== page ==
Access: Who Is Included?In important ways, a CMC network, like any other communication system, is about relationships. In considering the impact of information technology on the life of the firm, Keen (1992) has observed that "IT offers the opportunity to build the relational organization [my emphasis]--an organization not defined by fixed structures, but by ease of relationships." The relationships in question are a reflection of choices made about system access. Political issues arise around access to the system, through the system and from the system to resources beyond school boundaries. When the choice is made to limit access, access becomes a scarce organizational resource.
Communities define themselves by access. Who may be admitted and who may be excluded comprise the foundation of community identity. Historically in American public education, these questions have also been points of ferocious contention when decisions about inclusion/exclusion have appeared to be arbitrary-- e.g., based on factors like race. Moreover, the story of special education in America demonstrates that when technology is employed to mitigate participation barriers, the scope of what we consider to be arbitrary exclusion broadens.
People always seem to want to be included themselves, but they don't always necessarily want to include others. It seems easy to justify exclusion of some individuals from some parts and processes of organizational life when questions of individual privacy and institutional security are at stake. It's hard to imagine a school system extending read-write access to transcript records, for example, to parents or to students.
It is less easy to justify exclusion from those parts of the system which are explicitly set up to facilitate dialog, debate and deliberation--and yet such exclusion may still be in the interests of one or more school-based constituencies, as anyone can attest who has ever counted votes prior to a meeting at which crucial policy issues are to be ventilated and decided.
Modem access to the school CMC system from outside can be a great convenience to teachers, students and administrators who rely on system resources as they prepare for school- related activities. But CMC networks can also make access to school-related dialog and deliberation possible and convenient for a newly broadened set of potential participants. Modem access means that parents, peers in other settings, and stakeholders in other local sectors like business or public service, can conceivably tap in as easily as anyone else. Stakeholders previously constrained from active participation by time and space or distance may mobilize when those constraints are rendered moot by technology.
Who is actually allowed to participate in what ways can be controlled, of course. Access may be governed with user accounts and password protection for different parts of the system. But the decision to exclude some individuals or groups by foreclosing access is more likely to seem arbitrary when the technical means are in place to include everybody who claims a right to access. One concrete political dilemma facing a school community involves the process by which choices involving access are made. Another involves the justification of those choices, in the presence of technology which makes universal access possible.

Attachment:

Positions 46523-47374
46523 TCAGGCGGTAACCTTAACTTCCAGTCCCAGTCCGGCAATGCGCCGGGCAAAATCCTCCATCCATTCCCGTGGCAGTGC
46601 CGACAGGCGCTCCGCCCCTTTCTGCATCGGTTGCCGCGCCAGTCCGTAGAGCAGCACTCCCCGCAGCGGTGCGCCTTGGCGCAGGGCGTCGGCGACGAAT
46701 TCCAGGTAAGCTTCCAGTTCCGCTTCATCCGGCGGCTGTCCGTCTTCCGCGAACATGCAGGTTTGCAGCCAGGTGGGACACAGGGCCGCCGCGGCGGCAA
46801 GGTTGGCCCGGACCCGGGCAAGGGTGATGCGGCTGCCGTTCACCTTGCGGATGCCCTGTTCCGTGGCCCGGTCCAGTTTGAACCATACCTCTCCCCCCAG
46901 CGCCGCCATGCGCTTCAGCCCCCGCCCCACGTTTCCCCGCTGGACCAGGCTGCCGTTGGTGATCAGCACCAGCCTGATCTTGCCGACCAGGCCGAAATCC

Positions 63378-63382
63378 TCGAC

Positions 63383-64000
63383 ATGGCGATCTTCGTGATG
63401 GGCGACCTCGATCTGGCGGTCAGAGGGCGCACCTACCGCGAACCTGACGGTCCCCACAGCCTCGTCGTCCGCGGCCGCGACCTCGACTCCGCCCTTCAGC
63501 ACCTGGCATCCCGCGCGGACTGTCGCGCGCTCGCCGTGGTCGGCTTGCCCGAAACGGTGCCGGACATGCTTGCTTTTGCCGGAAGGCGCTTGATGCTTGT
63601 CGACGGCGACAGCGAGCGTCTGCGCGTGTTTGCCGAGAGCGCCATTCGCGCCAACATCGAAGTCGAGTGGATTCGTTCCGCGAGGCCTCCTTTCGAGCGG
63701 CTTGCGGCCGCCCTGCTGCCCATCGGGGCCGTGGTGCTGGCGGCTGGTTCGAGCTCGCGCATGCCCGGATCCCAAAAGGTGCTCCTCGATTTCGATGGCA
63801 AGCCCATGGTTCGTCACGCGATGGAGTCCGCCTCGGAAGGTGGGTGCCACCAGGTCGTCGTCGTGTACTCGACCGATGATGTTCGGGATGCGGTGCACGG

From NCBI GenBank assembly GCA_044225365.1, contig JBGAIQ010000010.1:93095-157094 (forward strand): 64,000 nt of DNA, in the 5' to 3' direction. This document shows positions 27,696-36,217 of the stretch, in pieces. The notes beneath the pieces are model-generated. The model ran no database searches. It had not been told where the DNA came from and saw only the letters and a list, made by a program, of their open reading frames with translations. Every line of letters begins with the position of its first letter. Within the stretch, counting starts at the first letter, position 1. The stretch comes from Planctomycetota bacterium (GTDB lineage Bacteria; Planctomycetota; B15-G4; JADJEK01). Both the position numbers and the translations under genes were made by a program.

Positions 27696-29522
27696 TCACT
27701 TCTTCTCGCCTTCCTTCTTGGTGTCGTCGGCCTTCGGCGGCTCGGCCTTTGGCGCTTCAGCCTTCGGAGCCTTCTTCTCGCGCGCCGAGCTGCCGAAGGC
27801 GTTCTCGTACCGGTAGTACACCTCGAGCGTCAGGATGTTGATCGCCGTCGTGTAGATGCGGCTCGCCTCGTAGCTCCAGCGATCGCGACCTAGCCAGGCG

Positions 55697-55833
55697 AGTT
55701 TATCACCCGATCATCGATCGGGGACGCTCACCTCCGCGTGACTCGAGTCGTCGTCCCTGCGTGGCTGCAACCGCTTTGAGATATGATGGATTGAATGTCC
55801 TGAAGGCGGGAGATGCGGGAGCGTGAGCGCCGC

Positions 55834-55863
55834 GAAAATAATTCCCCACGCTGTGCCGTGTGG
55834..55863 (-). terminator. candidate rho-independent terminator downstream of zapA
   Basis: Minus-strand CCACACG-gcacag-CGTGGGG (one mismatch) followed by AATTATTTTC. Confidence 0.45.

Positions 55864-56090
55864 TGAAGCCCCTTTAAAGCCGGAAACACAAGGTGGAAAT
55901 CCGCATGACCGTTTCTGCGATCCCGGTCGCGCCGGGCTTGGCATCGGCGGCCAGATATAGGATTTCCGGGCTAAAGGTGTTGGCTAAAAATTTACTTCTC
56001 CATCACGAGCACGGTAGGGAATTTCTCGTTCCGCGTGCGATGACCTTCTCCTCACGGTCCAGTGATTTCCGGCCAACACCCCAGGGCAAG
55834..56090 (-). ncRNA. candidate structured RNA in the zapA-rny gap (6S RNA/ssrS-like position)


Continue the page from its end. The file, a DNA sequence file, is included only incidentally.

New AlliancesA related interest has to do with the formation or facilitation of relationships between members of the schooling community and others beyond organizational boundaries. As noted above, a CMC network holds the promise of mitigating the professional isolation characteristic of classroom teaching by facilitating dialog with peers via electronic mail, newsgroup and listserv subscriptions. New connections are also possible between those inside the school and members of other constituencies--parents, business people and community activists or other public servants, for example.
Partnerships which once seemed too cumbersome to pursue with vigor may now seem feasible when recast in terms of convenient electronic exchanges. School-to-work transitions, for example, could be supported by "pen-pal" relationships between particular students and particular employed adults. Collaborative efforts by teachers to develop curriculum and classroom materials may be supported by electronic exchange of documents.
Expectations about a school's ability to respond to community needs may increase when channels exist for the convenient expression of those needs. Student participation in collaborative publications on the WWW may bring system accountability into the local political spotlight by making evidence of student performance easier for the public to examine and to compare with work by students in other districts.
What are the political ramifications for the school organization of such new or newly- vitalized relationships, and the implicit expectations they may come to embody? Might teachers who become highly invested in peer exchanges, for example, experience a growing identification with their profession in general at the expense of identification with their schools in particular?
New or newly-vibrant relationships may catalyze new ambitions; as teachers share ideas about practice, what sort or degree of pressure might build with respect to the allocation of school resources--time, space, dollars--for instructional activity?